In the last issue of NJJN, Lee Livingston reported on the first leg of his journey to Turkey and Uzbekistan with a mission run by “the Joint” — the American Jewish Joint Distribution Committee — accompanied by Gerrie Bamira, executive director of the Jewish Federation of Greater Middlesex County, and Mark Fuerstein of Highland Park. Here, he tells about meeting families who rely on Jewish community support and visits to a JCC and a Hillel House in Tashkent and a day school in Bukhara.
Everywhere we went in Uzbekistan, we brought gifts — socks, scarves, shirts, sweaters, and food. It was our way of thanking everyone for allowing us to share their lives.
Nowhere were our gifts more welcome than at the home of 92-year-old Sofia Varshavskaya and her 69-year-old developmentally disabled daughter. Living in a fourth-floor walkup made it virtually impossible for her to leave her apartment. Sofia told us she had not been outside for several months.
The local Chesed program provides her with weekly visits, food, home care, laundry service, medicine, and, most importantly, community support. She passed around pictures of her family, including faded photos of her three brothers, husband, and father, all of whom were killed “at the front” fighting the Nazis. Sofia’s two sons recently died.
Mark Fuerstein gave her a gift of food and presented the daughter with a warm winter sweater, coat, and hat. What would happen to the daughter when her mother died? Without the JDC and Chesed there was no answer. With them there would be community support and placement in a safe environment.
There may well be a JCC in the United States like the one we visited in Tashkent. I know there are JCCs operating in infinitely better buildings with larger staffs and significantly more funding. I would be hard pressed to find one with equal spirit and joy.
Dov, of the JDC staff, and I hung out with the little kids. We drew butterflies, cut and pasted and stapled and had the time of our lives. Oh, the faces of the children! In between cutting and pasting I could not stop taking pictures of the faces.
Doo-wop at Hillel
Everyone was so proud of their JCC. The library, begun after the fall of the Soviet Union, boasted works of the best Jewish writers. The computer class was filled. The Mommy and Me program was in full swing. Psychological counseling and family support services are available. There was an exercise room. It was, after all, a JCC.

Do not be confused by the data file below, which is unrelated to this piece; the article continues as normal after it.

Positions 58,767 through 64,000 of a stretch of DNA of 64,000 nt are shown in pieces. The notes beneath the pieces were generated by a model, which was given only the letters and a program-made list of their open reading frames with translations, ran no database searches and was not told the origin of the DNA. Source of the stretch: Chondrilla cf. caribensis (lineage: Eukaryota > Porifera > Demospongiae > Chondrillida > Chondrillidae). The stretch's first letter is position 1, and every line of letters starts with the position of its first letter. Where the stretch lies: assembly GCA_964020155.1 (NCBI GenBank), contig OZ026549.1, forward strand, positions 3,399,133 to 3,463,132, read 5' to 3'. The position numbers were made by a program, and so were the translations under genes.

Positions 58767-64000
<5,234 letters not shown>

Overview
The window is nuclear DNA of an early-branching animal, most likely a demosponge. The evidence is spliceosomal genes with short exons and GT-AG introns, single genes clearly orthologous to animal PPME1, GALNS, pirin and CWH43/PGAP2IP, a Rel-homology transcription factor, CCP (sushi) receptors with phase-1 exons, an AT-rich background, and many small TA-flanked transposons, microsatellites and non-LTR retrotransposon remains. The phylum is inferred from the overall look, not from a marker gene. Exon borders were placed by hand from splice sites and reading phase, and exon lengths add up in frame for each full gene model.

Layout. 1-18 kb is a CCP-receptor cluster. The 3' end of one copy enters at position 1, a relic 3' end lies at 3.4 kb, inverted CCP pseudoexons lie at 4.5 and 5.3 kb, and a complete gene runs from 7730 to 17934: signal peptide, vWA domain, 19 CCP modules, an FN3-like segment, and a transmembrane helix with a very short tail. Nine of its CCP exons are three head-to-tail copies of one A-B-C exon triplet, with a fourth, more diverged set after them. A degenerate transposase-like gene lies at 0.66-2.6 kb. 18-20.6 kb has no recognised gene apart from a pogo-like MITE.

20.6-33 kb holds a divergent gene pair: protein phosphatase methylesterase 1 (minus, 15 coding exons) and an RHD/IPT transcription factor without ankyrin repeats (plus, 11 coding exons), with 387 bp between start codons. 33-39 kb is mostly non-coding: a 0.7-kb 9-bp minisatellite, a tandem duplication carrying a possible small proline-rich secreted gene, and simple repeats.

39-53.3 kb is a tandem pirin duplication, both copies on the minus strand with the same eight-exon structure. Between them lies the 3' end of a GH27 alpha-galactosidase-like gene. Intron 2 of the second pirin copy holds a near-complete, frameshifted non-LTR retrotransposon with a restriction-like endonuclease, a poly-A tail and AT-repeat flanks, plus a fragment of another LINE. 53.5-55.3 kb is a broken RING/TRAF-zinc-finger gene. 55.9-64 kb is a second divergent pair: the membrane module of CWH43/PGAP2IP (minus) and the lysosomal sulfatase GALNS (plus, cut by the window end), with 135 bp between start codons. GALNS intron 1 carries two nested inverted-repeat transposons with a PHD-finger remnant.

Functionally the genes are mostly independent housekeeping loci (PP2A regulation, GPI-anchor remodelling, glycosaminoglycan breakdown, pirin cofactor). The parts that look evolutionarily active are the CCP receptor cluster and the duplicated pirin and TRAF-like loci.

When I looked at the kids, the teenagers, the parents and grandparents, the staff, I thought about all that the JDC has accomplished in 20 years. From a Jewish community that was virtually nonexistent, where people were afraid to identify as Jews, to this vibrant community. What pride we took in knowing that our campaign played a role in this rebirth.
The Hillel in Tashkent began 13 years ago in a house. Today they have a building. Hundreds of local university students meet in this non-campus-based program to take part in social activities, Jewish cultural celebrations, Israel learning experiences, and, most importantly, training as Jewish professionals.
The young people sang and danced and entertained us. We played games so they could show off their English. Then Mark and I sang doo-wop to kids trying to figure out what these two old Jewish guys from the United States were doing. We left talking about what a bright future the Jewish community had. This in a place where I was told it was once easier to find an old lady needing food than a young Jew willing to identify with the Jewish community.
The next day it was on to Bukhara. Our bus to the airport broke down and we had to hail taxis. Then we boarded another Soviet-era prop airplane: no heat, torn seats, no bathroom facilities.
All ended well as a bus in Bukhara took us to the Jewish Day School funded by the Chehebar Foundation. The school was started by Rabbi Sammy Kassin from Jerusalem. There are 183 children ages six-15 in the school, all attending free of charge. Of course we were treated to another show of singing, dancing, English and Hebrew — and more faces of children.
On a short walk to the JCC of Bukhara, we traveled unpaved streets and tired buildings that reminded us of scenes from Afghanistan. We were greeted at the JCC by singing children with red carnations. Several of us danced with community members. In this city of huge unemployment, substandard living conditions, and lack of medical care, there still exists a feeling of optimism in the Jewish community. Much of it is due to the JDC, which provides medicine and food and caring and spirit.
‘The true heroes’
We visited a few families in the area. The Hashaev family lives in absolute poverty. Skinny chickens roamed the concrete courtyard of their home. The children sleep on the floor and are malnourished. Half the Jewish families in Bukhara, including the Hashaevs, depend on the JDC for food. Our gifts of clothing and toys for the Hashaev and other families’ children were met with gracious smiles.
I have been on many missions to many places. Ukraine, Eastern Europe, Cuba, to name a few. This was my first mission with the JDC, as it was for Gerrie and Mark. To say that this was an unforgettable experience is a disservice.
For years my rabbi — Bennett Miller of Anshe Emeth Memorial Temple in New Brunswick — has sung the praises of the JDC, calling them “the true heroes of the Jewish community.” What Mark, Gerrie, and I witnessed, along with the other five people on our mission, was truly the work of heroes.
Why was I there? In spite of the bone-chilling cold, the primitive transportation, the adequate but uninspired food — there was nowhere else in the world that I would rather have been.
When I arrived home, one of the first e-mails I read was from Sam, a JDC staff member who accompanied us in Uzbekistan. He had just landed in Haiti to spearhead the JDC efforts there following the earthquake.